'41, Bazaar Committee '40, Chairman 
Senior Play '41, Yearbook Board '41, 
Student Government Council '39, '41, 
Executive Board '41, Prom Committee 
'41. 

"Dorie". . .school spirit. . .contagious 
cackle. . .dignities of Class President. . . 
"still waters run deep". . .can she lead 
the alto part!. . ."Mommie" .. .short- 
hand fiend . . . quirks of originality . 




[25] 






NANCY KELLEY 

3 Willow Street 

Winchester, Massachusetts 

1939.41 Vassar College 

President A.C.A. '41, Executive Board 
'41, Q.E.D. '41, Entertainment Com- 
mittee '41, Senior Play '41, Hiking 
Leader '41, Numerals '40, Prom Dec- 
orating Committee '40, Christmas 
Party '41, Press Chairman '41. 

"Kel the Belle" . . coiffure troubles. . .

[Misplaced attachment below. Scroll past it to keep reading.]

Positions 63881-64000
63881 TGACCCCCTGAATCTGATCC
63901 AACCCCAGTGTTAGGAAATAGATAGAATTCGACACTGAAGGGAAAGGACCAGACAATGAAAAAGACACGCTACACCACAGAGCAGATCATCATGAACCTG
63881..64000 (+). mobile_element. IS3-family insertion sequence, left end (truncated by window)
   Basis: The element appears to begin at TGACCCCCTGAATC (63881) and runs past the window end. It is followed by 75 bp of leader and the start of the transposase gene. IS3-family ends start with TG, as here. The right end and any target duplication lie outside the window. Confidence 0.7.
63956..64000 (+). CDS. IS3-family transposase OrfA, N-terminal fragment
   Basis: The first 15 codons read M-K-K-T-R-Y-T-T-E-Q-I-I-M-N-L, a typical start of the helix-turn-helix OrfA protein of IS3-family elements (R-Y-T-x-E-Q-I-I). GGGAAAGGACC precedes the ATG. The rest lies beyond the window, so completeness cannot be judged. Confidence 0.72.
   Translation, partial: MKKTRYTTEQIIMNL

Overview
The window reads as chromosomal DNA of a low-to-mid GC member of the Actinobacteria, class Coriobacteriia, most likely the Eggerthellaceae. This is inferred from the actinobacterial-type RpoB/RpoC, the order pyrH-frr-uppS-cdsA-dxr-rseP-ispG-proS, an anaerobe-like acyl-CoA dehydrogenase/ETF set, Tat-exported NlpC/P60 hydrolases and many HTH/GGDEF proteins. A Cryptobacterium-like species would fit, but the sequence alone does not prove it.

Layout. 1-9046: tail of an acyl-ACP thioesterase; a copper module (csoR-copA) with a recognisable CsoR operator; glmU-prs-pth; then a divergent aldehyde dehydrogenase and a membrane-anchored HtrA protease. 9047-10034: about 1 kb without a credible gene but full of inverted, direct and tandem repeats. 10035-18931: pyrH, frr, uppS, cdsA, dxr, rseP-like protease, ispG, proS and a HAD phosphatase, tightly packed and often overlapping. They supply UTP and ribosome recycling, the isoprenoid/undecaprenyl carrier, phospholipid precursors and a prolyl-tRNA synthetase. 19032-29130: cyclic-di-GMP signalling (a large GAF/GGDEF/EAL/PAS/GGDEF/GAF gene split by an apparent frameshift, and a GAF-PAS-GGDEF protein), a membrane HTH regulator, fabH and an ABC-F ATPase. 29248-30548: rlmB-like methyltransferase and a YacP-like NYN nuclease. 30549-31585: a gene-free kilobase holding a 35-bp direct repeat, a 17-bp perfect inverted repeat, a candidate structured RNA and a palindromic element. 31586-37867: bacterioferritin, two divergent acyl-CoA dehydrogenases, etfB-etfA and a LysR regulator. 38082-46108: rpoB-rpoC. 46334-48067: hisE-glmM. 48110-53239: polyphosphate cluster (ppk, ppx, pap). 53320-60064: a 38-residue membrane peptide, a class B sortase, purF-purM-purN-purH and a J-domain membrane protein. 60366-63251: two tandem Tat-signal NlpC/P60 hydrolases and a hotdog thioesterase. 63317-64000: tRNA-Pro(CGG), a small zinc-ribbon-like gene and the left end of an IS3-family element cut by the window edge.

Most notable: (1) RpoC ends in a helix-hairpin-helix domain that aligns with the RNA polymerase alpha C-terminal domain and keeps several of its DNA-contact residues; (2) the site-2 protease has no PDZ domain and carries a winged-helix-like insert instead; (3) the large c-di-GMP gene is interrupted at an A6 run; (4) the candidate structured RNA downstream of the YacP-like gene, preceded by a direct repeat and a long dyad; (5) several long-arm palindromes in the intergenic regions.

habitual hunger . . lovable lunatic... 
riotous wrestling matches. . gruesome 
grimaces. 



ELEANOR CHANNELL KNOX 

Akron, Ohio 

1937-41 University of Wisconsin 

Philomatheia '39, '40, '41, Secretary- 
Treasurer Philomatheia '41, Senior-Mid 
Plays '40, Draper Dramatics '40, Griffin 
Entertainment Committee '40, Numer- 
als '38, "A" Society '40, '41, Hiking 
Leader '41, Griffin Basketball Team '40, 
'41, Abbot Bazaar Committee '40, '41, 
Chevrons '40, Treasurer A. A. A. '41. 

Reliable "Knoxie" .. .Princeton older 
brother. . basketball whiz. . .darn that 
stem-christie. . Navy girl . . .spic and 
span room. . .new Akron outpost. 



JOAN LIST 

68 Lincoln Road 

Wellesley Hills, Massachusetts 

1939-41 University of Michigan 

Courant '41, Senior Play '41. 

The literary light . . . winsome-skin- 
some . . . bathroom basket of bundles 
. . .party by plutocrats with wine jelly 
. . .talented tardiness. 





[26] 






MARGARET GILBERT LITTLE 

Shawsheen Road